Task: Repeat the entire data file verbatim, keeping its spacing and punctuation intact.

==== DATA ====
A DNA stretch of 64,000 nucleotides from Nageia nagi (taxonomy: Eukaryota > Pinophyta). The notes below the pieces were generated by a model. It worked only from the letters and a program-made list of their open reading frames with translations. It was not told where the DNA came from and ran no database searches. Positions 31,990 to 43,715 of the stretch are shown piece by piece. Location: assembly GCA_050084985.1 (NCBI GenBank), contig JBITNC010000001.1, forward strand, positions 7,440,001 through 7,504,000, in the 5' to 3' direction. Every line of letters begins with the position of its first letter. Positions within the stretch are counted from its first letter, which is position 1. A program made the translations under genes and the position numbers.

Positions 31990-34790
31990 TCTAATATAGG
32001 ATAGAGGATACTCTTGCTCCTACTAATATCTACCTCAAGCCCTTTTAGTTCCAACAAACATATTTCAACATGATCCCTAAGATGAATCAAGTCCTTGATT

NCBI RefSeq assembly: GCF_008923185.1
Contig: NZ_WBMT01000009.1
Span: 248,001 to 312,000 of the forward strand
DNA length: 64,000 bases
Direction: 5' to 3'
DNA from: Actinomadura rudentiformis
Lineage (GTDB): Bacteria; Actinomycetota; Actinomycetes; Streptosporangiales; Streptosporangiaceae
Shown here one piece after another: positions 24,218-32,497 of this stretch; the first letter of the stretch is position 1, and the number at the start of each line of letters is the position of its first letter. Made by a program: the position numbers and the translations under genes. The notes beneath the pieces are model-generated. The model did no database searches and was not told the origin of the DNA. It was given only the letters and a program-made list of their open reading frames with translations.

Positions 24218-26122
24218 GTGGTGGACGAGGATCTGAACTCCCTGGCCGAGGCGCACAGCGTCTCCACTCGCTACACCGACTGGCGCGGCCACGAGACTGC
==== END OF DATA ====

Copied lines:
A DNA stretch of 64,000 nucleotides from Nageia nagi (taxonomy: Eukaryota > Pinophyta). The notes below the pieces were generated by a model. It worked only from the letters and a program-made list of their open reading frames with translations. It was not told where the DNA came from and ran no database searches. Positions 31,990 to 43,715 of the stretch are shown piece by piece. Location: assembly GCA_050084985.1 (NCBI GenBank), contig JBITNC010000001.1, forward strand, positions 7,440,001 through 7,504,000, in the 5' to 3' direction. Every line of letters begins with the position of its first letter. Positions within the stretch are counted from its first letter, which is position 1. A program made the translations under genes and the position numbers.

Positions 31990-34790
31990 TCTAATATAGG
32001 ATAGAGGATACTCTTGCTCCTACTAATATCTACCTCAAGCCCTTTTAGTTCCAACAAACATATTTCAACATGATCCCTAAGATGAATCAAGTCCTTGATT

NCBI RefSeq assembly: GCF_008923185.1
Contig: NZ_WBMT01000009.1
Span: 248,001 to 312,000 of the forward strand
DNA length: 64,000 bases
Direction: 5' to 3'
DNA from: Actinomadura rudentiformis
Lineage (GTDB): Bacteria; Actinomycetota; Actinomycetes; Streptosporangiales; Streptosporangiaceae
Shown here one piece after another: positions 24,218-32,497 of this stretch; the first letter of the stretch is position 1, and the number at the start of each line of letters is the position of its first letter. Made by a program: the position numbers and the translations under genes. The notes beneath the pieces are model-generated. The model did no database searches and was not told the origin of the DNA. It was given only the letters and a program-made list of their open reading frames with translations.

Positions 24218-26122
24218 GTGGTGGACGAGGATCTGAACTCCCTGGCCGAGGCGCACAGCGTCTCCACTCGCTACACCGACTGGCGCGGCCACGAGACTGC